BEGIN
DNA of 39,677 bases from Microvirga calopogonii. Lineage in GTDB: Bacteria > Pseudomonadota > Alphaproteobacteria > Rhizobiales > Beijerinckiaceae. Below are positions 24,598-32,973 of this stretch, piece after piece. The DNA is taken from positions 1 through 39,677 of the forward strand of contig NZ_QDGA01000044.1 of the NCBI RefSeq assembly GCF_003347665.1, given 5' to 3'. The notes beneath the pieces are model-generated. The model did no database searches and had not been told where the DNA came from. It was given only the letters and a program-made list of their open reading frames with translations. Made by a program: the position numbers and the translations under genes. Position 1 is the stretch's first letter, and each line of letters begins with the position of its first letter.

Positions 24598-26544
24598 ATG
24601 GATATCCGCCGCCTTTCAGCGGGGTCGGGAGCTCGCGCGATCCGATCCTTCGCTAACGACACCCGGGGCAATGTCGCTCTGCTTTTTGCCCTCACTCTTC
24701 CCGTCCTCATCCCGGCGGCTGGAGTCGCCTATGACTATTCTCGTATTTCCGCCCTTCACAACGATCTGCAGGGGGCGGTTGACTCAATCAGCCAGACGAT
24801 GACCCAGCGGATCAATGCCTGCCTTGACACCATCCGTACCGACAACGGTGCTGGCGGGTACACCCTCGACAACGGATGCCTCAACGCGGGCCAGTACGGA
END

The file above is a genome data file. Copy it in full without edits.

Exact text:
DNA of 39,677 bases from Microvirga calopogonii. Lineage in GTDB: Bacteria > Pseudomonadota > Alphaproteobacteria > Rhizobiales > Beijerinckiaceae. Below are positions 24,598-32,973 of this stretch, piece after piece. The DNA is taken from positions 1 through 39,677 of the forward strand of contig NZ_QDGA01000044.1 of the NCBI RefSeq assembly GCF_003347665.1, given 5' to 3'. The notes beneath the pieces are model-generated. The model did no database searches and had not been told where the DNA came from. It was given only the letters and a program-made list of their open reading frames with translations. Made by a program: the position numbers and the translations under genes. Position 1 is the stretch's first letter, and each line of letters begins with the position of its first letter.

Positions 24598-26544
24598 ATG
24601 GATATCCGCCGCCTTTCAGCGGGGTCGGGAGCTCGCGCGATCCGATCCTTCGCTAACGACACCCGGGGCAATGTCGCTCTGCTTTTTGCCCTCACTCTTC
24701 CCGTCCTCATCCCGGCGGCTGGAGTCGCCTATGACTATTCTCGTATTTCCGCCCTTCACAACGATCTGCAGGGGGCGGTTGACTCAATCAGCCAGACGAT
24801 GACCCAGCGGATCAATGCCTGCCTTGACACCATCCGTACCGACAACGGTGCTGGCGGGTACACCCTCGACAACGGATGCCTCAACGCGGGCCAGTACGGA